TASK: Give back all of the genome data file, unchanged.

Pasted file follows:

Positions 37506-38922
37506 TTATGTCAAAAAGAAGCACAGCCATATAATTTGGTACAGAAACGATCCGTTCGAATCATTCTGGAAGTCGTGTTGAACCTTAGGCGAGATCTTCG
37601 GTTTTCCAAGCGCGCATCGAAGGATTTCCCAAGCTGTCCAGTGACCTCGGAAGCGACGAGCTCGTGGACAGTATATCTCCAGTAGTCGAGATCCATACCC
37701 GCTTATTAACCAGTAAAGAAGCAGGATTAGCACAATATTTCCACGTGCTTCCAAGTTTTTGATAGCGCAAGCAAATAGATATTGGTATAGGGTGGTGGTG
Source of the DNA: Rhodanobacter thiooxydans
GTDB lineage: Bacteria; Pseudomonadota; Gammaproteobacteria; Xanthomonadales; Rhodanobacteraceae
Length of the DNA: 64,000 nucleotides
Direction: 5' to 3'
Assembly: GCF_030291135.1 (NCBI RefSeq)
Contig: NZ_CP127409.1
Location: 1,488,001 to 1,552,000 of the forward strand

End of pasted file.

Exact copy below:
Positions 37506-38922
37506 TTATGTCAAAAAGAAGCACAGCCATATAATTTGGTACAGAAACGATCCGTTCGAATCATTCTGGAAGTCGTGTTGAACCTTAGGCGAGATCTTCG
37601 GTTTTCCAAGCGCGCATCGAAGGATTTCCCAAGCTGTCCAGTGACCTCGGAAGCGACGAGCTCGTGGACAGTATATCTCCAGTAGTCGAGATCCATACCC
37701 GCTTATTAACCAGTAAAGAAGCAGGATTAGCACAATATTTCCACGTGCTTCCAAGTTTTTGATAGCGCAAGCAAATAGATATTGGTATAGGGTGGTGGTG
Source of the DNA: Rhodanobacter thiooxydans
GTDB lineage: Bacteria; Pseudomonadota; Gammaproteobacteria; Xanthomonadales; Rhodanobacteraceae
Length of the DNA: 64,000 nucleotides
Direction: 5' to 3'
Assembly: GCF_030291135.1 (NCBI RefSeq)
Contig: NZ_CP127409.1
Location: 1,488,001 to 1,552,000 of the forward strand